Granted, according to Benedict “this aggiornamento does not mean a break with tradition,” nor does it involve “reducing the faith, debasing it to the fashion of the times, measured by what pleases us, by what pleases public opinion,” but this is precisely what it seems to mean to Pope Francis and his allies at the Synod of Bishops in Rome, who clearly see continuity between themselves, the Synod on Synodality, and the Second Vatican Council. This is evident in the General Secretariat’s message in honor of the 60th anniversary of the Council’s opening (emphasis added):

The purpose of the Synod [of Bishops] was and remains to prolong, in the life and mission of the Church, the spirit of the Second Vatican Council, as well as to foster in the People of God the living appropriation of its teaching, in the awareness that that Council represented ‘the great grace from which the Church has benefited in the 20th century’ (John Paul II, Apostolic Letter Novo millennio ineunte, Jan. 6, 2001, 57). …

The synodal process currently underway, dedicated to ‘Synodality in the Life and Mission of the Church,’ is also within the Council’s wake. The concept of ‘Synodality’ is found throughout the Council, even though this term (only recently coined) is not found expressly in the documents of the ecumenical assembly.

As I have demonstrated in previous articles, the Synod on Synodality is meant to be an extension of the Council, a major push to more fully implement the problematic “ecclesiology of Vatican II” throughout the universal Church (see here and here, for example). And what is more, it seeks to push the ecclesial envelope even beyond the problematic letter and spirit of Vatican II, as evidenced by the Synod’s latest document, whose contents we will now briefly survey.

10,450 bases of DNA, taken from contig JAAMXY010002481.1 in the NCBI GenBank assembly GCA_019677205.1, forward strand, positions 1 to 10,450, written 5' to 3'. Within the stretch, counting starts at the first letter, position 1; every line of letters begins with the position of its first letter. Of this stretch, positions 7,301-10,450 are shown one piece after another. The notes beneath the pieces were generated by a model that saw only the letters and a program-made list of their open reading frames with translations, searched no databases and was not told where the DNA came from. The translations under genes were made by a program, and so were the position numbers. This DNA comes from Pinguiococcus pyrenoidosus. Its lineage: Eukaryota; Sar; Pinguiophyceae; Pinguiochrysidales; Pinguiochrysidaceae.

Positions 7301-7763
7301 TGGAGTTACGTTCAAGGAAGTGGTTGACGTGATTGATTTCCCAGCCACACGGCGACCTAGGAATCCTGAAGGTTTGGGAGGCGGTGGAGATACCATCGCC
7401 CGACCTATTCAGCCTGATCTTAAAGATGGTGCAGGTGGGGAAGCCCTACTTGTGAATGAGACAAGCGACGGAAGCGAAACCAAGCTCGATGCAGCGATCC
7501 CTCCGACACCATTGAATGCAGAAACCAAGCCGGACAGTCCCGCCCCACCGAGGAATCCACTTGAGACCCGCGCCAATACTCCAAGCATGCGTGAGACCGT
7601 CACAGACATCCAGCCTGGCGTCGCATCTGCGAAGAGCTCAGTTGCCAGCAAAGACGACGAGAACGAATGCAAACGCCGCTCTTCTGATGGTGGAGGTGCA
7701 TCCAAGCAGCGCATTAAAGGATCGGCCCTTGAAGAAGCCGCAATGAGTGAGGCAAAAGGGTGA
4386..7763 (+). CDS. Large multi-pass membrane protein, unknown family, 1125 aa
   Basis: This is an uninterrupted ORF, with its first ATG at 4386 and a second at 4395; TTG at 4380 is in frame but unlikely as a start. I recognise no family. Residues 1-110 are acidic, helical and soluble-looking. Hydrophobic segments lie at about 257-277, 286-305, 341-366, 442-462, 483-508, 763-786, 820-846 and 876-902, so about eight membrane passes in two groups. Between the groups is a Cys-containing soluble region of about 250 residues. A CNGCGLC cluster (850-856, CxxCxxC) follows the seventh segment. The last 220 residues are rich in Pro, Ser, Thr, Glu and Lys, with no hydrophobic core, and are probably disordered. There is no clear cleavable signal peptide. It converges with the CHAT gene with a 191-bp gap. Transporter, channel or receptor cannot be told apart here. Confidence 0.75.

Ecumenism and Environmentalism

We know from the official Preparatory Document (PD) and Vademecum (Handbook) that ecumenism is integral to the current Synod, just as it was to the Second Vatican Council. Thus, it is no surprise to find the topic emphasized in the latest Synod text:

A synodal process is incomplete without meeting brothers and sisters from other confessions, sharing and dialogue with them, and engaging in common actions. The reports [from various episcopal conferences] express a desire for deeper ecumenical encounter, and the need for formation to support this work (DCS, 22).

It is interesting to note that ecumenism has been paired with “social and environmental justice” in the document (emphasis added):

The People of God express a deep desire to hear the cry of the poor and that of the earth. In particular, the reports invite us to recognize the interconnectedness of social and environmental challenges and to respond to them by collaborating and forming alliances with other Christian confessions, believers of other religions and all people of good will. This call for renewed ecumenism and interfaith engagement is particularly strong in regions marked by greater vulnerability to socio-environmental damage and more pronounced inequalities.

A further theme common to many reports is the weakness of deep ecumenical engagement and the desire to learn how to breathe new life into the ecumenical journey, starting with concrete, daily collaboration on common concerns for social and environmental justice. A more united witness among Christians and between faith communities is expressed as an ardent desire (DCS, 45, 47).

All of this harkens back to the Preparatory Document, which, as a reminder, was drafted without any input whatsoever from “the People of God”:

The Encyclicals Laudato si’ and Fratelli Tutti document the depth of the fault lines that run through humanity, and we can refer to these analyses to start listening to the cry of the poor and of the earth and to recognize the seeds of hope and of the future that the Spirit continues to sow even in our time…. (PD, 5)